The Saudi Arabia that I remember [Archives:2004/752/Opinion]

July 5 2004

By John R. Bradley*
For the Yemen Times

If it bleeds, it leads. So the infamous journalism cliche has it. And since there has been a lot of blood spilled in recent weeks in Saudi Arabia, that inevitably is what has been screaming from the headlines. However, we should pause briefly to put things into perspective, especially to counter the entirely negative image of the kingdom that now seems to have been adopted by those who have no direct experience of it.
The kingdom is, we are told, a hotbed of religious fanaticism. Many of its people, we hear, hate foreigners and unconditionally support Osama bin Laden. There is some truth to that. But there is another side to the life and people there, which represents the best Islamic traditions of generosity, kindness and hospitality. And during the nearly three years I spent living and traveling throughout Saudi Arabia, from its remotest cities to its most inaccessible mountainous areas, it was that other side that was overwhelmingly in evidence.
Recent particulars come to mind. In Sakaka, a small city in the north near the Iraqi border, I arrived early for an appointment. The secretary at the office, after finding out that I did not have a car to get back to my hotel, handed over the keys to his own. Minutes later, I was driving through the city's streets, overwhelmed by an act of instinctive kindness that would perhaps now be unimaginable in any other part of the world.
In Riyadh, I could not find the offices of Al-Watan newspaper, nor could the taxi driver, so we stopped to ask the way from a Saudi in his 30s who had parked by the side of the road. He called a friend, who gave him the number of someone else, who was able to give directions to where the office was. The Saudi then told me to get in beside him, and we drove in silence for 15 minutes before he dropped me off. Then he was on his way again, almost before I had a chance to say thank you.
In the mountains of Asir in the southwest of Saudi Arabia , when I took a wrong turn in my four-wheel drive and ended up on the edge of a cliff, I was concerned to discover that I had ended up in the yard of a small brick house, literally in the middle of nowhere. This also happened to be the region the majority of the Saudi hijackers involved in the Sept. 11, 2001 attacks had come from. Stephen Schwartz, an American writer, has never visited the kingdom, but in his book “Two Faces of Islam,” he endorsed a historical description of its people as “barbarians.”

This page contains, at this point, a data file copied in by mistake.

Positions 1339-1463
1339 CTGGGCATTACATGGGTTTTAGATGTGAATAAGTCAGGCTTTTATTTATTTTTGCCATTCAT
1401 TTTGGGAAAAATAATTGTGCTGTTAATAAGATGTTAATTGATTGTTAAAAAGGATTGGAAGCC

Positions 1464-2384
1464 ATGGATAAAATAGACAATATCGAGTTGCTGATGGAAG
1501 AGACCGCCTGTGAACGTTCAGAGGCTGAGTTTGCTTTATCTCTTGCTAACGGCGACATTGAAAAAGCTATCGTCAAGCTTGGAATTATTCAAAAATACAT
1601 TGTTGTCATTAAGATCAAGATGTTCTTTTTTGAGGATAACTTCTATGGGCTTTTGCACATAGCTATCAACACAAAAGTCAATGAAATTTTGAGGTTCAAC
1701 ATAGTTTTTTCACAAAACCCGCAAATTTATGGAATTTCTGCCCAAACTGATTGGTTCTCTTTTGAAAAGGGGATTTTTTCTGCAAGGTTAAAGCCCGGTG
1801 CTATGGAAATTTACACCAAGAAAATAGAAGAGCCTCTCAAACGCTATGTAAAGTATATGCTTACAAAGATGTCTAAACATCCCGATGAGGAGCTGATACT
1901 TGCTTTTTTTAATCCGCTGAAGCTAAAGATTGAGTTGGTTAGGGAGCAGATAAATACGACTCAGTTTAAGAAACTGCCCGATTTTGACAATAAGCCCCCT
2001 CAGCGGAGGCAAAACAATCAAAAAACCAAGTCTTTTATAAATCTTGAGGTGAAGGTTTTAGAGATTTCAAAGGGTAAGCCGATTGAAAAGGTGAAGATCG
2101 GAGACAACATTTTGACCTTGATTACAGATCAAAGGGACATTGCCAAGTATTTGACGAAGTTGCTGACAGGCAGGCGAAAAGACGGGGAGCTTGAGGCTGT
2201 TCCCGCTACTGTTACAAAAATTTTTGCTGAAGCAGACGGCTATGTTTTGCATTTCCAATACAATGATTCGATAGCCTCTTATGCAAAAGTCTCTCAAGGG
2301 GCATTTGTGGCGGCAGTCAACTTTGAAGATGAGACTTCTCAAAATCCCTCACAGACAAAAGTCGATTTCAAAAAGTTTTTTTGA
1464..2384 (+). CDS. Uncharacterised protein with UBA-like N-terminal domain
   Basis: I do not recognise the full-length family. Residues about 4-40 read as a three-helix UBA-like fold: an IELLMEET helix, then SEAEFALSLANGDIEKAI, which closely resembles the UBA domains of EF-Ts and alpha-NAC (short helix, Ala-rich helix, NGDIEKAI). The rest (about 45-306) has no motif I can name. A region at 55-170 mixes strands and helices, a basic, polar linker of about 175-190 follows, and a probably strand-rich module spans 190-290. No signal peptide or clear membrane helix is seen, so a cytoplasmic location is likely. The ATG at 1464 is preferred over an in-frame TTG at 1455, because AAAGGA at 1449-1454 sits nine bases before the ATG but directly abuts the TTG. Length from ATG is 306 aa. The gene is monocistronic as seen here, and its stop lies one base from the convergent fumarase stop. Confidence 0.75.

Well, it may interest Schwartz to know that the “barbarians” who emerged from the brick hut were two little boys who had flowers and herbs woven intricately into their hair – part of the region's tribes known as “flower men” as a result of that charming habit. It quickly became evident that they had never seen a Westerner before; but they were all smiles and hellos, until their father arrived. He, too, emanated perfume made from local flowers, and was also sporting a splendid floral display in his hair. He pointed the way out of the mountain, which entailed driving for 20 minutes through a stream. But when a Saudi in such circumstances tells you something, you implicitly have trust that you are being helped.
And so, a short while later, I was back on the goat track, contemplating how you go into the heart of alleged “bandit country” and encounter the unconditional assistance of boys and men heavily into flower power.
With the beheading of American Paul Johnson last week and the violent acts against foreigners that preceded it, things have changed, perhaps forever. The bonds of trust that existed between guests who made the effort to get to know Saudi culture and those local Saudis who had the time and inclination to welcome the foreigners into their midst have been undermined, perhaps irreparably.
I admit it: If a Saudi offered me a ride in his car today in Riyadh, I would probably decline. But I would still much prefer to spend an evening sitting with my Saudi friends on Jeddah's corniche, smoking a hubbly-bubbly and feeling the gentle wind on our faces, to sitting in a New York cafe with people who spend their days posting messages of hate about Saudi Arabia and Arabs on anti-Muslim websites.
One ray of hope was given by Johnson's courageous family, which released a statement after news of his death was confirmed, recalling: “He considered Saudi Arabia his home,” and “loved the people and the country.” They also knew, a family spokesman added, that “this act of terrorism was committed by extremists, and does not represent the Saudi Arabia that Paul often spoke and wrote about to his family.”
Many of those of us who have lived in Saudi Arabia, and feel lucky to have Saudi friends, feel the same way.
* John R. Bradley (